G20 vows to support financial stability, sustainable growth
Updated: 2013-02-17 07:30
MOSCOW - Finance ministers and central bankers of the Group of 20 (G20) on Saturday pledged to strengthen financial stability and promote sustainable growth at the conclusion of a two-day meeting here.
In a joint communique issued following the meeting, the finance officials vowed to promote more market-determined exchange rate systems and let exchange rate flexibility to reflect underlying fundamentals.
Finance ministers and central bank governors pose for a family photo during a meeting of G20 finance ministers and central bank governors at the Manezh Exhibition Center in Moscow, Feb 16, 2013. [Photo/Agencies]
They recognized the "adverse implications" of volatile financial flows and exchange rates for economic stability, reaffirmed their commitment to refrain from competitive devaluation.
"We will not target our exchange rates for competitive purposes, will resist all forms of protectionism and keep our markets open," said the communique.
The Japanese Yen has plunged against other major currencies recently following moves by Japan's new leaders to ease monetary policy and stimulate the economy, sparking fears of a new round of "currency war."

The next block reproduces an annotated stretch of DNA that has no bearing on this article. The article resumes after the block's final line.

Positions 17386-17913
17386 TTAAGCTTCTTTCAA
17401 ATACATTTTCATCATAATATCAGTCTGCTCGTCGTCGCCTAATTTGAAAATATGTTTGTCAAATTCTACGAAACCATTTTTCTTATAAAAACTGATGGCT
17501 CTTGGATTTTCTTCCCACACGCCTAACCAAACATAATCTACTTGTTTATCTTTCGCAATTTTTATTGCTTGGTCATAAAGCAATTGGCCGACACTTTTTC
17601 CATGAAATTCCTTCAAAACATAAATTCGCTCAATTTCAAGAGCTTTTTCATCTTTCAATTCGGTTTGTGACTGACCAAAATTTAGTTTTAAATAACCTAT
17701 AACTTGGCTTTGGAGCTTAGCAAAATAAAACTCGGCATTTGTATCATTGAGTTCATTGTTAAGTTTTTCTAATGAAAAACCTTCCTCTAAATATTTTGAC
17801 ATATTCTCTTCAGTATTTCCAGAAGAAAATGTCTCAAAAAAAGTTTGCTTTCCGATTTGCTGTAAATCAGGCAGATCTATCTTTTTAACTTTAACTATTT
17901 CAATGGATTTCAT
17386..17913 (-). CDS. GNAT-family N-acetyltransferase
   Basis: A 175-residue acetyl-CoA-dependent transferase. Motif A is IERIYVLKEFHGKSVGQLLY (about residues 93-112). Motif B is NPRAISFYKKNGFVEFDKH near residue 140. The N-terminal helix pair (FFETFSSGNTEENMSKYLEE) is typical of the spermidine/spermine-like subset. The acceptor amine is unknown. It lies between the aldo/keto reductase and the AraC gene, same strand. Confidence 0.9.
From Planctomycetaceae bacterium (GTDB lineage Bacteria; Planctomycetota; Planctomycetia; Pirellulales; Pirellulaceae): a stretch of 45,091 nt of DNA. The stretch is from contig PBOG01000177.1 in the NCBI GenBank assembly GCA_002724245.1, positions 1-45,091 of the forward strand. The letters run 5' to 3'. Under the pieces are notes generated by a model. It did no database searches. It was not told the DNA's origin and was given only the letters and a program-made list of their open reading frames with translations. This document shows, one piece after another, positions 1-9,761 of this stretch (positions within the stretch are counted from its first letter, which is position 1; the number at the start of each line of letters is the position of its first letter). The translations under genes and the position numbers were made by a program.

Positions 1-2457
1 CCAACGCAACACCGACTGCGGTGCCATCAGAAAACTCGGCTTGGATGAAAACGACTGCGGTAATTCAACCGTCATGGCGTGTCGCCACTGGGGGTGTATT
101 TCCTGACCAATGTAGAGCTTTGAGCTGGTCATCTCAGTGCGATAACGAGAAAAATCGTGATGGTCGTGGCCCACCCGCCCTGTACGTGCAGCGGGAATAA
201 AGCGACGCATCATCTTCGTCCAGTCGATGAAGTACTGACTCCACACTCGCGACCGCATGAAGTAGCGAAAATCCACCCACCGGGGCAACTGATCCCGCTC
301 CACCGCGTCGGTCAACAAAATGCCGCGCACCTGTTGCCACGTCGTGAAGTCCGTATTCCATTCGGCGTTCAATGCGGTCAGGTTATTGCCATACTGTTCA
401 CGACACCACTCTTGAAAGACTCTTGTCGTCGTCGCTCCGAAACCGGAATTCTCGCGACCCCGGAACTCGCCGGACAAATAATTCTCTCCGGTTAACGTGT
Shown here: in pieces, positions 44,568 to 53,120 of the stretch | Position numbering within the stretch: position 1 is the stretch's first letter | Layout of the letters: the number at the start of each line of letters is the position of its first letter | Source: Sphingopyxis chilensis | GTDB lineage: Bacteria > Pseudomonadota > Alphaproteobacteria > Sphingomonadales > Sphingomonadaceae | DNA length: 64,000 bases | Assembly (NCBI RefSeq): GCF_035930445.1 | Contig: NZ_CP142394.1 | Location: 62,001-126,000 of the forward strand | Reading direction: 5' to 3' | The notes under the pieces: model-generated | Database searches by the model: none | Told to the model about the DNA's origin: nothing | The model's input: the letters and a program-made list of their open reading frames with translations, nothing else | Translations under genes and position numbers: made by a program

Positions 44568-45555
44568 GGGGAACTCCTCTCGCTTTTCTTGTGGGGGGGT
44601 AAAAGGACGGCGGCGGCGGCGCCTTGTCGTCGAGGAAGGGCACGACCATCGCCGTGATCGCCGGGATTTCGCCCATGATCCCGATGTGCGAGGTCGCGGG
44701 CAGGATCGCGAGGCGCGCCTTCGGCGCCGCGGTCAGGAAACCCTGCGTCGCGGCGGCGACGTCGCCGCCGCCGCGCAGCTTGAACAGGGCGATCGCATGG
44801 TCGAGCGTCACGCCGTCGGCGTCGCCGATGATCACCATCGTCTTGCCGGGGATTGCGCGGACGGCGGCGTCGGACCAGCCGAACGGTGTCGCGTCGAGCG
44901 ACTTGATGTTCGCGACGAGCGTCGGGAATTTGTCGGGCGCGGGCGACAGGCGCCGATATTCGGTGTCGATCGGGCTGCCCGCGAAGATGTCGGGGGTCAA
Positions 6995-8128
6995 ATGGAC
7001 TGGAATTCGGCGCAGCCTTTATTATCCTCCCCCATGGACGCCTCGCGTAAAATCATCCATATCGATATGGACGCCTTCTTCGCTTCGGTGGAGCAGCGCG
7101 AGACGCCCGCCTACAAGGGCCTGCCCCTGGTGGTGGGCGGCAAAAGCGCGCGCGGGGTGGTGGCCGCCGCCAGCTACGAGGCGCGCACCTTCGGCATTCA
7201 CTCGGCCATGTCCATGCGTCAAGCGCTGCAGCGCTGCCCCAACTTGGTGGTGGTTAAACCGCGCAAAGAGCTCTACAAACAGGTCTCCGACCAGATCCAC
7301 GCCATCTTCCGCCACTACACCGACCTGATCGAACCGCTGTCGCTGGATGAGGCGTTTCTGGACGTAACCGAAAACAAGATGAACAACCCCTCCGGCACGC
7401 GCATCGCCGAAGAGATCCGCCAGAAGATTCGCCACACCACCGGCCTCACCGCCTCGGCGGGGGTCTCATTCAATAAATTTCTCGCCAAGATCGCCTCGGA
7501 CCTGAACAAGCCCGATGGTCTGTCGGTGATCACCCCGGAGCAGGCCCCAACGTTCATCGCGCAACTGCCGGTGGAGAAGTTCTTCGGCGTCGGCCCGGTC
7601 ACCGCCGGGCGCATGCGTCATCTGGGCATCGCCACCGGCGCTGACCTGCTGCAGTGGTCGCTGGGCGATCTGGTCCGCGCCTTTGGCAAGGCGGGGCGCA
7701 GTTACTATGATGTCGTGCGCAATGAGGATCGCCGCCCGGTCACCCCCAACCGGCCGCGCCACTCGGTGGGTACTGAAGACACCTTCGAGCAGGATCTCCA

But several high-ranking officials form major international financial institutions called the hypothetical conflicts over currencies as "rootless" and "pointless."
Angel Gurria, Secretary General of the Organization for Economic Cooperation and Development (OECD) said on the first day of the meeting that the term "currency war" was out-of-date and should not be discussed at the G20 level.
Instead of being distracted by the old jargon, today's policy makers should focus more on productivity and competitiveness, Gurria said.
International Monetary Fund (IMF) chief Christine Lagarde said that though the imbalance of economic recovery has posed pressures on various countries, the IMF review showed relevant currencies have been fairly valuated.
European Central Bank chief Mario Draghi also rebuffed the currency war rhetoric, saying exchange rates were not policy goals, but played important roles in promoting growth and stabilizing prices.
Meanwhile, the ultra-loose monetary policies adopted by major developed countries also caused concerns from their developing partners in the meeting, since currency devaluation negatively affected the export and foreign reserves of emerging economies.